Reports of possible heat-related deaths in Western Canada have heightened concerns across the region, as temperatures soared to all-time record levels this week.
At least 233 people died in the British Columbia between Friday and Monday, about 100 more than the average for a four-day period, the province’s chief coroner, Lisa Lapointe, said on Tuesday. That number was expected to rise as more reports were filed amid the heat wave, she said.
In Burnaby, B.C., alone, more than 25 people died in a 24-hour span, with many of the deaths believed to be heat-related.
“We are seeing this weather can be deadly for vulnerable members of our community, especially the elderly and those with underlying health issues. It is imperative we check on one another during this extreme heat,” Cpl. Mike Kalanj with Burnaby RCMP said in a statement Tuesday.
Dr. Edward Xie, an emergency physician at the University Health Network in Toronto, Ont., described the latest heat wave as “challenging and tragic.”
“I’m worried that if the burden on people, families and communities can already be this bad with one degree of average global temperature rise, things could get much worse if we don’t take fast, effective and equitable action on climate change,” he told Global News.
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Temperatures are expected to drop to the mid-20s in parts of B.C., Yukon and the Northwest Territories in the coming days, but any reprieve for the Prairie provinces is further off.
Here is what you should know about the risks of extreme heat and how to keep safe:
What are the risks?
Exposure to extreme heat can cause a number of illnesses, leading to long-term health problems and even death, according to Health Canada.
The illnesses include edema (swelling of hands, feet and ankles), rash, muscle cramps, fainting, heat exhaustion and heatstroke.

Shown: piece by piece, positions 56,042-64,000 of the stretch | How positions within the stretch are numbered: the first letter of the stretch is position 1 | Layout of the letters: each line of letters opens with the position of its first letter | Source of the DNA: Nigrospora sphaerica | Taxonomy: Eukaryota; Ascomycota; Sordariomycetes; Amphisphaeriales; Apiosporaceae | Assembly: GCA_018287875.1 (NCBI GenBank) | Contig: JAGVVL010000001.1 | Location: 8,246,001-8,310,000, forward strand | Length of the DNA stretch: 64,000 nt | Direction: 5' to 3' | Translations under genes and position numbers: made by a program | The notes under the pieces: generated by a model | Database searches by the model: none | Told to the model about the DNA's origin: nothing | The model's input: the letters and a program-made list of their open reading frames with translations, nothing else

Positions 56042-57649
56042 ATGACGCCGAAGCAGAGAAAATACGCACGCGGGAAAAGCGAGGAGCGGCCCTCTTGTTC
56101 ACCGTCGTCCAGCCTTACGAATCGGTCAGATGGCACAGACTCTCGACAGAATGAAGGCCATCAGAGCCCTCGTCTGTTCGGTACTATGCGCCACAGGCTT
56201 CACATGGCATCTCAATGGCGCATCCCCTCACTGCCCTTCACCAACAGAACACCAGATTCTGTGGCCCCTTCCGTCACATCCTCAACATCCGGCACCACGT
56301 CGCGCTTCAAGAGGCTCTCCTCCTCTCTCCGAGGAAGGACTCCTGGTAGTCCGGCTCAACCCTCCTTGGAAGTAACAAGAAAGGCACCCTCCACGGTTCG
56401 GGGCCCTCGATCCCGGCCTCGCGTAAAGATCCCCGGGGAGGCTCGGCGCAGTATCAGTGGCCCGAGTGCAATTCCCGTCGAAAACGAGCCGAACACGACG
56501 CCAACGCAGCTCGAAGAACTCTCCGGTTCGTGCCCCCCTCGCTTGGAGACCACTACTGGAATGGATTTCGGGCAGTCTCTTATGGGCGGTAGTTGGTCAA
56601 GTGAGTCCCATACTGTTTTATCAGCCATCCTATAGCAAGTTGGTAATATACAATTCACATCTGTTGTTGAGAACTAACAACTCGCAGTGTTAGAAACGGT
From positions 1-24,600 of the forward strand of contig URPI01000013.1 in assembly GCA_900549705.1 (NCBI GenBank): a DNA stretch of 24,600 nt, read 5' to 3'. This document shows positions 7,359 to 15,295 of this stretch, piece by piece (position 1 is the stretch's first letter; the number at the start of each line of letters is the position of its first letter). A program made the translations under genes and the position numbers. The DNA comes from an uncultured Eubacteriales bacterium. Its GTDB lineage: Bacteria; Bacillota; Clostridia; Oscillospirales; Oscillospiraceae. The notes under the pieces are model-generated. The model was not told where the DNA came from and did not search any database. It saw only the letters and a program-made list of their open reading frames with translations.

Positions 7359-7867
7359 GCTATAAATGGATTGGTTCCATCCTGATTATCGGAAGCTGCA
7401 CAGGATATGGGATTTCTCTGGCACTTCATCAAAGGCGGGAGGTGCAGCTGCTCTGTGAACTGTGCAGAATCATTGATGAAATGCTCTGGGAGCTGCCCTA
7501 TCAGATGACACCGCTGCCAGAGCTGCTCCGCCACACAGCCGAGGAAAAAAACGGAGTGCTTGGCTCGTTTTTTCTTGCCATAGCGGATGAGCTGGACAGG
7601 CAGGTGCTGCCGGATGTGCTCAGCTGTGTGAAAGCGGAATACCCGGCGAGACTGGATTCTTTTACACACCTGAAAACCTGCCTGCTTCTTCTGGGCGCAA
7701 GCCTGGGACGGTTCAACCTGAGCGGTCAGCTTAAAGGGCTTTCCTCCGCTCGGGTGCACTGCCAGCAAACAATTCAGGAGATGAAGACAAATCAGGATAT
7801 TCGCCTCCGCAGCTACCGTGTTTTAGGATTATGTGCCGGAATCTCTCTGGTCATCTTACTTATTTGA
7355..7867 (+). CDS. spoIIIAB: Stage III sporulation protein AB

Extreme thirst, tiredness, weakness, nausea, headache and rapid breathing are some of the symptoms associated with heat-related illnesses. People can also experience vomiting, flushed skin and decreased urination.
“If steps aren’t taken to cool down, heat-related illnesses can get worse. You could become confused, faint, or have other organ failures,” Xie told Global News.
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He said the main risks associated with extremely hot weather relate to the body overheating and not being able to cool down properly.
Older adults are at a greater risk. This may be because of natural changes in the body that make it harder to cool down, medications that can contribute to overheating and health conditions that can worsen in hot weather, according to Xie.
Young children and people who work in hot environments — such as restaurants, construction sites and farms – are also vulnerable and have to be “extra careful,” he added.
But these problems can be prevented.
What you can do to stay safe
To avoid dehydration, it is important to drink lots of water before you feel thirsty and eat more fruits and vegetables, especially those that have high water content.